If you’re lucky, you might spot the endangered Mediterranean monk seal colony there; there’s only 150 left out of 500 total in the world. We settled for the small museum in the area.
Making use of a rope nearby, we then rappelled down to the beach, where the world’s biggest ship graveyard used to be located until it was broken down into steel parts and sold by Chinese companies.
We then visited the newer ship graveyard of Nouadhibou.
Looks like they’re phasing this one out as well: Last year there were 15 ships being taken apart, now there’s only 2 left.
Afterwards we grabbed a late dinner at Ice NBC where they served humongous portions for a great value and with decent WiFi. If you fancy a cold one you can grab a beer at the next door Chinese restaurant, the only place that openly serves alcohol.
Then by 11pm we turned in at Hotel Al Jezira.
And yet during all the driving, we managed to get a sneak peek of the train we’re hopping on tomorrow:
The next morning we quickly the Port of Nouadhibou and its fish market . . .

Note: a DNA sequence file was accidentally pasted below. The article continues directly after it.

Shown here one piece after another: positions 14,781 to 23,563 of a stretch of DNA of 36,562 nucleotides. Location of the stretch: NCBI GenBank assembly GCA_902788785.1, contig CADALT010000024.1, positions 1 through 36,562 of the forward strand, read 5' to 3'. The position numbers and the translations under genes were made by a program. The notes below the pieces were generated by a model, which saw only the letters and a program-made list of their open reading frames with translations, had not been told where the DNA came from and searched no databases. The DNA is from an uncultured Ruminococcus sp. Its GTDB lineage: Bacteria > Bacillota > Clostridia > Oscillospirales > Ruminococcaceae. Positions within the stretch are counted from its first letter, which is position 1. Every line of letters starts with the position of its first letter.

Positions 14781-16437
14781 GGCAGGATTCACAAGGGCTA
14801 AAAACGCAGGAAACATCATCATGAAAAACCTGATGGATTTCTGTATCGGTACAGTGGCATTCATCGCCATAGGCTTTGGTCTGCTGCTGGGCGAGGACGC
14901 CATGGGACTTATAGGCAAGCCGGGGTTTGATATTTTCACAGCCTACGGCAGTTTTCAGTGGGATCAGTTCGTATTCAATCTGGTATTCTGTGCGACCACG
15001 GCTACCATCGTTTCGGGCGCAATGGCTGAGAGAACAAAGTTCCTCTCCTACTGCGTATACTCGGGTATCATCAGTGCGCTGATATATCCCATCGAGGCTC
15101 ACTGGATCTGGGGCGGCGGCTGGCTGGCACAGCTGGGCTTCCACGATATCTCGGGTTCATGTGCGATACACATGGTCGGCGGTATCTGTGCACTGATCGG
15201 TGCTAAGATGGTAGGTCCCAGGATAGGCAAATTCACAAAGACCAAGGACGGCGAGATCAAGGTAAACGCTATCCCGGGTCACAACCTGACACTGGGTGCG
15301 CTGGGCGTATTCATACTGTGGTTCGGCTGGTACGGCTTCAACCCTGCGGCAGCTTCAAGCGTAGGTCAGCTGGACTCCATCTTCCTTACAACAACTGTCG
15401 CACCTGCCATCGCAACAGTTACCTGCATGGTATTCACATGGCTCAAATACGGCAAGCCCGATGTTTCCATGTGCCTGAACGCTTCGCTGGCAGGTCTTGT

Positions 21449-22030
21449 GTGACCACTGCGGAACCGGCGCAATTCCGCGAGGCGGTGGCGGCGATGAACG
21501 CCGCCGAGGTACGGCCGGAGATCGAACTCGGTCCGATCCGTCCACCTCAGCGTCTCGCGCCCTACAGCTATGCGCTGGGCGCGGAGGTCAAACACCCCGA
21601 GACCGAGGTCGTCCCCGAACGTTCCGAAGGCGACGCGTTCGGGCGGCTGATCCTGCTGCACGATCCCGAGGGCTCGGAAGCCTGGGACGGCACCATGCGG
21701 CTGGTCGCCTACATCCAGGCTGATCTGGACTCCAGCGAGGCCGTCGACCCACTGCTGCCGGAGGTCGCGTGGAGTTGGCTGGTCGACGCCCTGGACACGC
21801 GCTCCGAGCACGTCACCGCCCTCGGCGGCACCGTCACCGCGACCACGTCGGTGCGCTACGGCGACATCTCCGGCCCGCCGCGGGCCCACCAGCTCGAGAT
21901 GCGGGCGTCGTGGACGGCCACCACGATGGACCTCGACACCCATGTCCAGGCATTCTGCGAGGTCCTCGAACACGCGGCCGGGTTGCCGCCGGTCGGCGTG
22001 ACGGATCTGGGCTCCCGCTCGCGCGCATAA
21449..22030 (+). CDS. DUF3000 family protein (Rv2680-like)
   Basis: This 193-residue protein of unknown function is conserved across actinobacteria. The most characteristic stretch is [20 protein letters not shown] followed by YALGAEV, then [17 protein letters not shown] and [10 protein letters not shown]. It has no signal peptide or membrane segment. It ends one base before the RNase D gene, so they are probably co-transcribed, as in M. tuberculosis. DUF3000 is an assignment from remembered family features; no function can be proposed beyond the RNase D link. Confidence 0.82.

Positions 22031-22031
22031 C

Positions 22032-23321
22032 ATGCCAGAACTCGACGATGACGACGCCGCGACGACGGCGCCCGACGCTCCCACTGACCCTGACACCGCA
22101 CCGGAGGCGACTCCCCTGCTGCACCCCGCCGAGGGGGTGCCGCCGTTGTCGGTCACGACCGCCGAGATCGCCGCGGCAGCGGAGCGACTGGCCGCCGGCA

. . . before getting our supplies ready and hopping on this:
- At time of posting in Nouadhibou, it was 26 °C -
Humidity: 33% | Wind Speed: 23km/hr | Cloud Cover: clear
I know it’s quite a stretch of a pun, but my blogpost title is meant to be read out loud!
The world's only underwater post office
Let’s begin. After 2 days in The Solomon Islands, we headed boarded a 3:05pm flight out for Port Vila, the capital of Vanuatu.
That little island is where we're staying!
From the airport we hailed buses to take us to Mele Road. If you’re curious on how public transportation works here, you’ll need to flag down a bus marked by a red letter “B” on its license plate (it works like glorified hitchhiking) and direct it to where you want to go for a base fare of 150vt.
From Mele Road we took the 5 minute ferry that runs 24/7 to Hideaway Island Resort on Imere Island, the ancestral home of the Mele people.
True paradise — we finally checked into our first beach bungalows of the trip!
Just in time for sunset:
And this is what it looks like when I step outside my bungalow:
After freshening up for an hour and meeting up with my college friend Ana who had arrived here a few hours earlier, my longtime monsooner Melissa Weinmann took over as our local guide in Port Vila. I had promised her 2 years ago I would visit in Vanuatu when she joined the Peace Corps here — Promise has been fulfilled!